versión On-line ISSN 0717-9707
J. Chil. Chem. Soc. v.48 n.3 Concepción sep. 2003
J. Chil. Chem. Soc., 48, N 3 (2003) ISSN 0717-9324
THERMAL AND X-RAY CRYSTALLOGRAPHIC STRUCTURAL
STUDIES ON (N,N-DIBENCYL)-4-NITROPHENYLSULFENAMIDE
Danitza Vargas1, Yasna León1, Eduardo Ramirez1, Mauricio Arias1, Kareen Brown1, Aldo Alvarez2,
Alejandra Arancibia1and Matías López-Rodriguez3.
1Facultad de Ciencias Básicas, Universidad de Antofagasta, Antofagasta, Chile. E-mail: firstname.lastname@example.org
2Facultad de Ciencias de la Salud, Universidad de Antofagasta, Antofagasta, Chile.
3Centro de Productos Naturales Orgánicos "Antonio González", Instituto Universitario de Bio-Orgánica.
Universidad de La Laguna, La Laguna, Tenerife, Spain.
(Received: October 4, 2002 Accepted: May 9, 2003)
Crystal and molecular structure and the thermal properties of (N,N-dibencyl)-4-nitrophenylsulfenamide, (C6H5CH2)2 NSC6H4-4-NO2, is herein presented. The structure is a divalent sulfur compound that crystallized in the monoclinic system, space group P21/c with a=9.274(2), b=6.013(1), c=32.147(9) Å, b=95.55(2) and Dx=1.305 g cm-3 with Z=4. The plane C-S-N form a dihedral angle of 77.4(3) with the plane C19-N1-C20, and it represent a notable difference with other sulfenamides described in the literature. The thermogravimetric analysis reveal a decomposition of the product in two steps and another event, probably, associated to a endothermic phase transition.
Key Words: Sulfenamides, sulfenic acid derivatives, divalent sulfur compounds.
Sulfenamides are important intermediates in organic synthesis and have proven useful in investigations of lone pair interactions (a effect), bond polarization effects and (p-d) p conjugation1-3). Sulfenamides have also found important industrial applications4). Bond polarization effects resulting from the difference in electronegatively between sulfur and nitrogen in sulfenamides derivatives activate the S-N bond for attack by both nucleophiles and electrophiles and appear to be the factor primarily responsible for the chemistry of these compounds. In accord with our continuous interest in the synthesis, characterization and crystal structure of sulfenamides5-9), we here report the crystal and molecular structure and thermal properties of a novel sulfenamide.
An important alternative to the synthesis of sulfenamides from amines and sulfenyl chlorides is the metal-assisted synthesis of sulfenamides from disulfides and amines10) (Eq. 1). This method is more convenient and results in higher yields and a less reactive product than sulfenamides prepared from sulfenyl chlorides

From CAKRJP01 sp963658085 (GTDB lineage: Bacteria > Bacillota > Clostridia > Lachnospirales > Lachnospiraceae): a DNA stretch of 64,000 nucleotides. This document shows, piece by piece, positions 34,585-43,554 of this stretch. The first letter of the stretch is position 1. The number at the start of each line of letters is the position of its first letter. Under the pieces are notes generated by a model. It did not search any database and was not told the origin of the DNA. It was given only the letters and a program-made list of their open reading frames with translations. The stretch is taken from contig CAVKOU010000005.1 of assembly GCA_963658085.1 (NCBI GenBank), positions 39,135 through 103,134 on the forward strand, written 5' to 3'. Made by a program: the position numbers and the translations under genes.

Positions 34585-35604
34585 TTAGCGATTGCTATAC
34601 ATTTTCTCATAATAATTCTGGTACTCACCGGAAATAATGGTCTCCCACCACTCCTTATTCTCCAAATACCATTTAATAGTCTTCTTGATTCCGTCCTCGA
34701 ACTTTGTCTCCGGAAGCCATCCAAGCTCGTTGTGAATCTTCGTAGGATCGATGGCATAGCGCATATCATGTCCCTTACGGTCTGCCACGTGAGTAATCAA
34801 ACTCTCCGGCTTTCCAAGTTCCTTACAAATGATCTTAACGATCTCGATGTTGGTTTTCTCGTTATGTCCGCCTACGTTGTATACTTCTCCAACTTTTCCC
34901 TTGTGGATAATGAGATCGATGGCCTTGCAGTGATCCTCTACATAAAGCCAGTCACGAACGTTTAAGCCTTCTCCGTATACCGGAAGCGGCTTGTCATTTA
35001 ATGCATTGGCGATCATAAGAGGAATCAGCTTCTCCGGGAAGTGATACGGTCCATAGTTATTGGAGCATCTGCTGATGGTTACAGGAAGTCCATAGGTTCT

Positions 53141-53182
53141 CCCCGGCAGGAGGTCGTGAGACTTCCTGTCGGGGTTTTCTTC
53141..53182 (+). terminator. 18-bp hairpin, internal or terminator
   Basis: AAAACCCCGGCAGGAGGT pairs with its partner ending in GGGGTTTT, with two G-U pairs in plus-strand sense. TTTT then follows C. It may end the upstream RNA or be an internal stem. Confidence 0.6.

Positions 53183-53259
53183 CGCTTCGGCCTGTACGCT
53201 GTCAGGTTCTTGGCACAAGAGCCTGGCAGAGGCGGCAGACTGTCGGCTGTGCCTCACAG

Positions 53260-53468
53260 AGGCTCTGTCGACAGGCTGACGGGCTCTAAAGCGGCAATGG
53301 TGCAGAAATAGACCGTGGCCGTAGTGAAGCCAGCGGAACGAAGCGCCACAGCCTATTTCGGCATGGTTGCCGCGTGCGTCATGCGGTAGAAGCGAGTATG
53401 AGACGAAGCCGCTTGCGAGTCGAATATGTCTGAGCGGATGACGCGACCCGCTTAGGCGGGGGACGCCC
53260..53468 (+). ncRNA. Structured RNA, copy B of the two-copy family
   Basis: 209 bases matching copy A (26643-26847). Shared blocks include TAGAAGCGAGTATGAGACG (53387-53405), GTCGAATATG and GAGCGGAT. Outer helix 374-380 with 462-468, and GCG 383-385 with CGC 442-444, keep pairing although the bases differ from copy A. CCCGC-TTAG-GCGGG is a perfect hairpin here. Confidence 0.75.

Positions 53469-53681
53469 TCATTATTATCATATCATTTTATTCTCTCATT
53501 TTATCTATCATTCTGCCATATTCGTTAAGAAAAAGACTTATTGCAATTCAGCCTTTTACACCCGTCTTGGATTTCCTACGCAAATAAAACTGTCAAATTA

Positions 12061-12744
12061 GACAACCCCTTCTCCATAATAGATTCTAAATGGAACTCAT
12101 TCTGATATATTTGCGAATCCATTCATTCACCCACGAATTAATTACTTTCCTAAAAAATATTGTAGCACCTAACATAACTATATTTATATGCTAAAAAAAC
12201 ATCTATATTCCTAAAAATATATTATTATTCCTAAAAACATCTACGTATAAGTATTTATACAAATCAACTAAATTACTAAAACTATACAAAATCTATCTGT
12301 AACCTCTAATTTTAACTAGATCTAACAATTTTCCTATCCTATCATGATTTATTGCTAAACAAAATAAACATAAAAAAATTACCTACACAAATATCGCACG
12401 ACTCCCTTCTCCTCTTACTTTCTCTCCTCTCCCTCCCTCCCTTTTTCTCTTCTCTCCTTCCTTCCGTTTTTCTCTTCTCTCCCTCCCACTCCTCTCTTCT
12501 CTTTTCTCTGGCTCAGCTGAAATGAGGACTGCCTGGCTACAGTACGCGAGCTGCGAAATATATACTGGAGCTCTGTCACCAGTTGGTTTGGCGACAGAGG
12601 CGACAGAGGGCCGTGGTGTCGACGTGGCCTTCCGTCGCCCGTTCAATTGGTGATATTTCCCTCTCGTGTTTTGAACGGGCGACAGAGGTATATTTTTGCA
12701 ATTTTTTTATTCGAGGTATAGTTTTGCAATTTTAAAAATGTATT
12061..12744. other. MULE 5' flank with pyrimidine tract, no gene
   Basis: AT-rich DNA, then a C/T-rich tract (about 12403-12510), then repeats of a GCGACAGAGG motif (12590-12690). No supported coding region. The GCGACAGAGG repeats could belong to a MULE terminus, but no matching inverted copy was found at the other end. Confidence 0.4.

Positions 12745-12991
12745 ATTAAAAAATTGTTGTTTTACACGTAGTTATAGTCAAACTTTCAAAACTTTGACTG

R-S-S-R + MX
MS-R + R-SNR2 + R2NH2+ X-
In a 1000- ml three-necked flask equipped with overhead stirrer was placed 7.8 g (0.045 mol) of silver nitrate in 400 ml of methanol. After solution had taken place an equivalent amount of (NO2-C6H4S)2 was added and the reaction mixture cooled in an ice bath. An excess of N, N-dibencylamine (usually 5 equiv.) was added and the reaction mixture allowed to stir overnight. The silver mercaptide was filtred and the solvent removed at reduced pressure, at a temperature of 35-40C. The resulting residue was dissolved in ether, washed with water (4 x100 ml), and dried over MgSO4. Removal of the ether solvent gave the sulfenamide. The compound was crystallized by slow evaporation from diethyl ether solution. Table I shows structure determination summary. All H atoms were located by a difference Fourier synthesis and refined with fixed individual displacement parameters [U(H)=1.2 Ueq(C)] using a riding model with C-H (aromatic)=0.93, C-H (secondary)=0.97 Å Geometrical calculations were made with PARST13). The differential thermal analysis (DTA) and thermogravimetric analysis (TGA) were performed on Perkin Elmer Diffencial Thermal Analyzer DTA7 and Perkin Elmer Thermogravimetric Analyzer Pyris 1, respectively. The TG/DTA curves were registred in 313 - 873 K range, under argon atmosphere using a 5 K/min heating rate.
Empirical formula = C20H18N2O2
|S Z = 4|
|Mr = 350.42 Dalton|| |
DX = 1.305 g·cm-3
Crystal system = monoclinic
|Mo Ka radiation|
Space group = P21/C
|Cell parameters from 30|
a = 9.274(2) Å
|q = 8 12.50|
b = 6.013(1) Å
|m = 0.197 mm- 1|